Defendant testified that on the night of the burglary he had been drinking in a tavern in Decatur with a man named Billy Lobb until about midnight. He was interested in getting into a poker game and another man at the tavern told him that there was a game at the Night Owl Bar-B-Q in Macon. Defendant then bought two fifths of whiskey and eight or ten bottles of beer. He left the Decatur tavern in his brother's car and picked up Lobb, who had taken his girl friend home. He and Lobb had a cup of coffee at a restaurant and then left for Macon. When they got to the Night Owl Bar-B-Q, defendant parked his car behind the motel and took some silver dollars and three one-dollar bills out of his bill fold and put them in the glove compartment of his car so that if he went broke in the poker game he would have some money left. On the way from Decatur to Macon, he and Lobb drank six bottles of beer and they left the two bottles of whiskey and the other beer in the front seat of the car. Defendant testified that as he was walking around the building to the end of the tavern he was shot by Carroll. He rolled forward when he was hit and then picked himself up and ran toward the road where he was again shot. He was knocked down into the ditch and he crawled up from there and ran into a field. He called his father from a house down the road and his father came and got him and took him home. He was arrested the following morning at his home and taken to the hospital for treatment of his gun shot wounds. Defendant's testimony with respect to buying the whiskey and beer in the Decatur tavern was corroborated by two witnesses, one of whom had been convicted of the crime of burglary on two prior occasions. Defendant admitted that he did not notify the sheriff of the fact that he had been shot. It was brought out at the trial that defendant had been previously convicted of the crime of robbery.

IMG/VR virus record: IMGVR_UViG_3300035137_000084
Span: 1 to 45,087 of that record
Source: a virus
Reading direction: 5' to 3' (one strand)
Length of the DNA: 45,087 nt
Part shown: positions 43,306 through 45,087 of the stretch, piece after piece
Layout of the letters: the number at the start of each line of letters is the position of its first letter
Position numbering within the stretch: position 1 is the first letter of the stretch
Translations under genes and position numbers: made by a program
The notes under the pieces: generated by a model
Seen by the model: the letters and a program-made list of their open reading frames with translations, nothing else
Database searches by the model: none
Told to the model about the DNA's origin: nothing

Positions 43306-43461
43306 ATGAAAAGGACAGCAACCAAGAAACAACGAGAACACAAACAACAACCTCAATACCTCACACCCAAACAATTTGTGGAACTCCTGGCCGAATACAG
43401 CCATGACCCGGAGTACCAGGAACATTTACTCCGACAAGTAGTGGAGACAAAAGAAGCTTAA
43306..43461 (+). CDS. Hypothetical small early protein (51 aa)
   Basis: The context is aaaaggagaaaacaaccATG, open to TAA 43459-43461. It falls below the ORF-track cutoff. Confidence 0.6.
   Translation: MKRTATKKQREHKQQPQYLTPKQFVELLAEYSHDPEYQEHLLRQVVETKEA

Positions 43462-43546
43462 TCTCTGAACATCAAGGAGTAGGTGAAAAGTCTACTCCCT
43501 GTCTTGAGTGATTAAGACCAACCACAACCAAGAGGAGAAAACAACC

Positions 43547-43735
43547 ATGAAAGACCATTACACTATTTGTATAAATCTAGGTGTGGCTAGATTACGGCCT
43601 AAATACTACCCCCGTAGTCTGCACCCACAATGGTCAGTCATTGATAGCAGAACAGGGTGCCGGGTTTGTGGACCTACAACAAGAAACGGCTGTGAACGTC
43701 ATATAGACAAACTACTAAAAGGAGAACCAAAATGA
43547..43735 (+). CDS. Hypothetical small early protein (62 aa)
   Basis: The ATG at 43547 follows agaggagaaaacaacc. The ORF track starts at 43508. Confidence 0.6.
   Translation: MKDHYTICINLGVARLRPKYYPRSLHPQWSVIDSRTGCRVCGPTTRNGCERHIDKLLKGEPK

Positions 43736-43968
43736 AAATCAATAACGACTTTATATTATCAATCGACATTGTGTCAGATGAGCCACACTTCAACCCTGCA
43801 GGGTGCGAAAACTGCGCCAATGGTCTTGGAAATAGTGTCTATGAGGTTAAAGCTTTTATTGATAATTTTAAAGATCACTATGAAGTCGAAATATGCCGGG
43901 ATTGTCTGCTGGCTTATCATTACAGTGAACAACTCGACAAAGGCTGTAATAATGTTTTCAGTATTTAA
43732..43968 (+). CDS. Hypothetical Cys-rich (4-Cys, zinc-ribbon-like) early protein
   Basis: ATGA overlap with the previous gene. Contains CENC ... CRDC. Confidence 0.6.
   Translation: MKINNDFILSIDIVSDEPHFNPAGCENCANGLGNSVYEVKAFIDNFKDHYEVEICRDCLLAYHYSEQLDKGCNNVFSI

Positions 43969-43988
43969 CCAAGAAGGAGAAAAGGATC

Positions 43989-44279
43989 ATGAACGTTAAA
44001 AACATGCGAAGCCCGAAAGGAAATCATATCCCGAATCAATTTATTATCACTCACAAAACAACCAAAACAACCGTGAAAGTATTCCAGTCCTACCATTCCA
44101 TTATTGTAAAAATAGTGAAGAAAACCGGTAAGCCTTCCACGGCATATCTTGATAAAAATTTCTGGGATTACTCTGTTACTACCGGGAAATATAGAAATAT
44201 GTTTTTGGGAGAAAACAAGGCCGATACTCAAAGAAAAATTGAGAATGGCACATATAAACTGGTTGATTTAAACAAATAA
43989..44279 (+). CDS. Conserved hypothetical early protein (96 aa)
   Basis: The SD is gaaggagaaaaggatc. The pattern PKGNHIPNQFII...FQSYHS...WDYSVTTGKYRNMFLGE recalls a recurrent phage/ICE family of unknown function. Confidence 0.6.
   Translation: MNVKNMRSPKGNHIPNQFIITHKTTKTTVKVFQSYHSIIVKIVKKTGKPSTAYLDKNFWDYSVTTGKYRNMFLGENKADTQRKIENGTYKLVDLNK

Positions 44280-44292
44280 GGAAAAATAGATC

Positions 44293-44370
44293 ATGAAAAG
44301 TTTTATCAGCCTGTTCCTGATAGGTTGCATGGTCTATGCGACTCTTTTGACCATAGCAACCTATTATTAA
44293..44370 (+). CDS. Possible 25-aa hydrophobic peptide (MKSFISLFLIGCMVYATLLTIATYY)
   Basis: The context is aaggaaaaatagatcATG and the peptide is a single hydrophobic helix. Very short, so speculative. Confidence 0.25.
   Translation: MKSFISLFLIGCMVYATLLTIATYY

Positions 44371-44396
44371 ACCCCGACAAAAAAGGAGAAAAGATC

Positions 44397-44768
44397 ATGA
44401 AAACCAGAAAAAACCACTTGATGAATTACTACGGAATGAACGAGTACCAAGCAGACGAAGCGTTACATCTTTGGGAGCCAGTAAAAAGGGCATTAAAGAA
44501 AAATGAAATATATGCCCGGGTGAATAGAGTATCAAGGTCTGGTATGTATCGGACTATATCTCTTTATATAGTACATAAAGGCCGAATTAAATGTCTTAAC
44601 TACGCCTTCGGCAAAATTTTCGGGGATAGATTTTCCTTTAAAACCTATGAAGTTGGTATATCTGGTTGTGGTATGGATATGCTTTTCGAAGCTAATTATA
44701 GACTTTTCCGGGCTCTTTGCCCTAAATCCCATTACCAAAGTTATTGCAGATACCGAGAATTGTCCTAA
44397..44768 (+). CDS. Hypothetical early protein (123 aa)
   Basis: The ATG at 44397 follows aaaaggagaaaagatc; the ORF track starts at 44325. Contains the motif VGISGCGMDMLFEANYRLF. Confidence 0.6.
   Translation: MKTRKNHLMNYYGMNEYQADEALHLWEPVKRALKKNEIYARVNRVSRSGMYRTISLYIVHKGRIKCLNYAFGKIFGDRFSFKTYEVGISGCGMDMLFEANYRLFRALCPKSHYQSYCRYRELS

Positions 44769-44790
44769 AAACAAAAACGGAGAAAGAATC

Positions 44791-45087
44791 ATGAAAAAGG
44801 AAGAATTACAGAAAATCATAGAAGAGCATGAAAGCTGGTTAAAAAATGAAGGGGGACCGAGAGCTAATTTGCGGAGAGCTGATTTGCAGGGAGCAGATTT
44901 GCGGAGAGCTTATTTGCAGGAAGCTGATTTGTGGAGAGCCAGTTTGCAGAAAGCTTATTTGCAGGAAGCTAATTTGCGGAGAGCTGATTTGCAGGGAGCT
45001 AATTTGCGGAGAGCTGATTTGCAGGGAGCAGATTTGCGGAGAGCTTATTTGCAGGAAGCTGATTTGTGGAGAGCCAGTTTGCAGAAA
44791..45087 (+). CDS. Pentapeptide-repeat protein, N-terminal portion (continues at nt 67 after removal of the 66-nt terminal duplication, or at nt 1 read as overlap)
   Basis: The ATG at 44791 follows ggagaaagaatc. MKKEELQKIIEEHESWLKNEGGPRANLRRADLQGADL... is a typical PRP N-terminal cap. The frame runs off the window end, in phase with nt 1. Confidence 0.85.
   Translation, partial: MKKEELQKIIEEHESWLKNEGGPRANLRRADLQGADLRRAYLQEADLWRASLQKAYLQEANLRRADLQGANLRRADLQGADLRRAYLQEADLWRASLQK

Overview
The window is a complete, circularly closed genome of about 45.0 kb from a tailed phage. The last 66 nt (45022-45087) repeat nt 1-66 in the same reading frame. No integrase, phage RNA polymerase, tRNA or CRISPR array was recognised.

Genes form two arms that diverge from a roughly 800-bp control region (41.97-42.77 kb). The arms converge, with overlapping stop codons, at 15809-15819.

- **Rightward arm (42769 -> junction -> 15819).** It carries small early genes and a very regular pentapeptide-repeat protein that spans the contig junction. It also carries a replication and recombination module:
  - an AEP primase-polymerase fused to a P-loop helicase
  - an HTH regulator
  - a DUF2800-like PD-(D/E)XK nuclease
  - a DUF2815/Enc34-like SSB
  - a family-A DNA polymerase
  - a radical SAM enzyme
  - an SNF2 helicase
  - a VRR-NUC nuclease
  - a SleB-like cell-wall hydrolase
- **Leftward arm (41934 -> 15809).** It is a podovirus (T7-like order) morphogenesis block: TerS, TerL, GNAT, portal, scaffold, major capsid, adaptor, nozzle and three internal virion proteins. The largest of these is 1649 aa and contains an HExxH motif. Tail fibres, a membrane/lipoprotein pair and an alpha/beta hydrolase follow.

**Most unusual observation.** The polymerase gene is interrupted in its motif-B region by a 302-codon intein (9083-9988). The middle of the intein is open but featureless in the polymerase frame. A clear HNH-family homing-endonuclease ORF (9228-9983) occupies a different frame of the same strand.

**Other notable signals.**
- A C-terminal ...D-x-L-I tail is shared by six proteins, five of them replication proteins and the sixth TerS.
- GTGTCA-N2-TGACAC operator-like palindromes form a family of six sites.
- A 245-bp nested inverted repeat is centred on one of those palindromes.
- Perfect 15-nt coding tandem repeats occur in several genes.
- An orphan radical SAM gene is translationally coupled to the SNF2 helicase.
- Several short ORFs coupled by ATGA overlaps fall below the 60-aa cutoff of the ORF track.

Defendant argues that the sole evidence against him is the testimony of Carroll and he attempts to argue that Carroll's testimony is unworthy of belief. We are unable to agree that the sole evidence against defendant was the testimony of Carroll. Two bottles of Schenley whiskey were stolen from the tavern and two bottles of Schenley whiskey were found in the car driven by defendant. Some money had been taken from the coin box and the cash register and a sack containing money was also found in the car. While defendant attempted to explain the presence of these items in the car the jury was not obligated to believe his explanation. The credibility of the testimony was a matter for the jury to determine and we will not substitute our judgment for that of the jury, particularly in view of the fact that both defendant and one of his witnesses had previously been convicted of felonies. This is a circumstance which is proper to consider in passing upon the credibility of the testimony. The fact that defendant made no report of the shooting to the sheriff lends support to Carroll's testimony that defendant was shot while burglarizing the tavern, rather than defendant's story that he was shot while walking around the building. The fact that defendant fled the State of Illinois after indictment and before trial is also some evidence of guilt. We are of the opinion that the evidence was sufficient to establish defendant's guilt beyond a reasonable doubt.